Andrew Keen has written an incisive manifesto in which he introduces readers to the darker side of the Internet. In substantiating his argument, he demonstrates that the Internet has triggered the most disruptive change in our society since the Industrial Revolution. Proponents of the Internet claim that it gives us greater freedom and more power as consumers, and that it brings more democracy. Yet we seem to turn a blind eye to the negative effects the Internet has on the economy, our psychology and our culture. Andrew Keen rigorously expounds on this in his book, The Internet Is Not the Answer.
In the book, Keen scrutinises the changes in our society since the advent of the Internet. He describes the positive changes we all benefit from, yet primarily wants to make us aware of the frightening, darker sides of technology. As consumers, almost all of us are better off; but as citizens, if anything, the opposite is true.
As consumers, we reap the fruits of technological progress. All the information we need is available to us 24/7, we can order almost any conceivable product at any at time, we effortlessly find out where the product we want is the cheapest, operate equipment at home while we’re away and so on. As citizens, we’re worse off, though. Thousands of people have lost their jobs because of the Internet, the gulf between rich and poor has widened the world over and our safety and privacy are far from guaranteed.
What Keen finds particularly disturbing is that the Internet makes 1% of the world’s population ultra-rich. They seem to have little regard for the negative consequences for those who have made them rich. Take Amazon, for example: the company wields so much power that it puts publishers under extreme pressure. Moreover, the working conditions in Amazon’s warehouses are dire. Mark Zuckerberg, who has little respect for other people’s privacy, has bought up all the properties around his home to safeguard his own.
Keen describes three periods in the history of the Internet:
- The first period runs from the end of the Second World War to the early 1990s. Idealism is what drives the ground-breaking technologists and the inventor of the World Wide Web.
- The second period stretches from the early 1990s to the present day. This period is characterised by the radical deregulation of the Internet plus the transformation of Silicon Valley into an increasingly speculative market monopolised by venture capitalists. The digital economy is dominated by ostensibly “free” technologies like Facebook and Google, creating an uncontrolled version of the Internet that exacerbates the inequality between rich and poor, erodes the middle class and aggravates the unemployment crisis. Internet users have become the primary product.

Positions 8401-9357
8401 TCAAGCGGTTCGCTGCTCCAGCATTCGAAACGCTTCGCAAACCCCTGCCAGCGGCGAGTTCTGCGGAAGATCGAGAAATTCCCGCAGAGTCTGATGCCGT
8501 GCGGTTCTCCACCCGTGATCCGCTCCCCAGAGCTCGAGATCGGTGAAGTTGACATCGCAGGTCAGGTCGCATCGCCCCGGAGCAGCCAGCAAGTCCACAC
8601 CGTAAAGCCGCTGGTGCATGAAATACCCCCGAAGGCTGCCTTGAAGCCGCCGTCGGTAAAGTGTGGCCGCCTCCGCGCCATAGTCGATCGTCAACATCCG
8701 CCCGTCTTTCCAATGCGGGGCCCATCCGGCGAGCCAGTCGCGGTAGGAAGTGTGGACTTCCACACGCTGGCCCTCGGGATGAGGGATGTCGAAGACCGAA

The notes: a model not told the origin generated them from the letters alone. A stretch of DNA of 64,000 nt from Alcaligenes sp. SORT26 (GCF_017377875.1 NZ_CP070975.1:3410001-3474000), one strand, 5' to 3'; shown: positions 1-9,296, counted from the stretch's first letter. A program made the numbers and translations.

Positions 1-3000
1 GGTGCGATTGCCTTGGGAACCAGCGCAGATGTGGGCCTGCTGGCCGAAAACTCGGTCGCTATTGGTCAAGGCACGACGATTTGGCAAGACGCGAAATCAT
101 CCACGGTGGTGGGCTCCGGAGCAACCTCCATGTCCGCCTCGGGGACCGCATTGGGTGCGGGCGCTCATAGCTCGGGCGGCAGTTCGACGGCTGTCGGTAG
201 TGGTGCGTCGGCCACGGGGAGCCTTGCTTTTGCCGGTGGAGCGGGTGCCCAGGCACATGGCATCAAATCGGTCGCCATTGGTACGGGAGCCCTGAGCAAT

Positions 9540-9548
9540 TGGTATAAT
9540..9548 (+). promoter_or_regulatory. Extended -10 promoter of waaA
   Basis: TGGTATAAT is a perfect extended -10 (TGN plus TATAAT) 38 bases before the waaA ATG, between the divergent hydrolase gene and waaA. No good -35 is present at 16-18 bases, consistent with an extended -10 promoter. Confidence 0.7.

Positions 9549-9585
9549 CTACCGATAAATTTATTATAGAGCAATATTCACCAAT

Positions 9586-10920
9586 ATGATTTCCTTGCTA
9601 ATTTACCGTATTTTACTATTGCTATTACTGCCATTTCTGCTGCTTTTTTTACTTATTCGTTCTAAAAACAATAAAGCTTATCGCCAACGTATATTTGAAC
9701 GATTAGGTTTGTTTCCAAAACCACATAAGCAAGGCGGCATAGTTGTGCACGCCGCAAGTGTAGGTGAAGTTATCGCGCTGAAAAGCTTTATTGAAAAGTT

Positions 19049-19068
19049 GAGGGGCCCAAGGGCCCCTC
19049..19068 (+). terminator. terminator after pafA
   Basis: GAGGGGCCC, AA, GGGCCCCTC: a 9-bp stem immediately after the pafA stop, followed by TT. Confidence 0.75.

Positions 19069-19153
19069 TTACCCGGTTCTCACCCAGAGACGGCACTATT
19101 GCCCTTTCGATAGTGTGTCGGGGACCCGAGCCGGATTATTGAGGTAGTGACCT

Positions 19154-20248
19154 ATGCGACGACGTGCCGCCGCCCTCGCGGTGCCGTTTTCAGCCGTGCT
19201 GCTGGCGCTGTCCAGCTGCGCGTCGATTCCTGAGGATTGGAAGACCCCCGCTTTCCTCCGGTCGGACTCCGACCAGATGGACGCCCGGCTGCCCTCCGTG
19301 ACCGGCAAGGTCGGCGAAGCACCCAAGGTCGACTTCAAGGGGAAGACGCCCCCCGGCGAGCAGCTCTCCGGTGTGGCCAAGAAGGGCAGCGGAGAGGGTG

- The third period in the history of the Internet is currently emerging. This is the end of what President Obama described in 2015 as the “Wild Wild West” period of the Internet. A new age of collaboration between the public and the private sectors has dawned in an attempt to quash a series of rapidly evolving online threats. Keen illustrates this with the fact that in 2015 the current European Commissioner for Competition was prepared to condemn Google because of the company’s monopolistic behaviour in Europe.
The Internet is Not the Answer offers plenty of food for thought. Keen is sometimes rather biased in describing the disadvantages of the Internet and the conduct of those who control it. However, this approach is necessary to compensate for all the positive stories we hear about the Internet. His carefully substantiated book is an attractive blend of personal views and staggering statistics. It is definitely a must read, if only to understand in what direction we’re heading, be it consciously or unconsciously, and just how gullible people are in believing in the advantages of the Internet.
Mireille Schrijnemaekers is a Marketing Consultant and Interim Manager at Zelino BV, and has 20 years’ working experience at large and international organisations including Vodafone, Ernst & Young, KPN, Pon and SNS Bank. This review, and others by Schrijnemaekers, appears in Dutch here.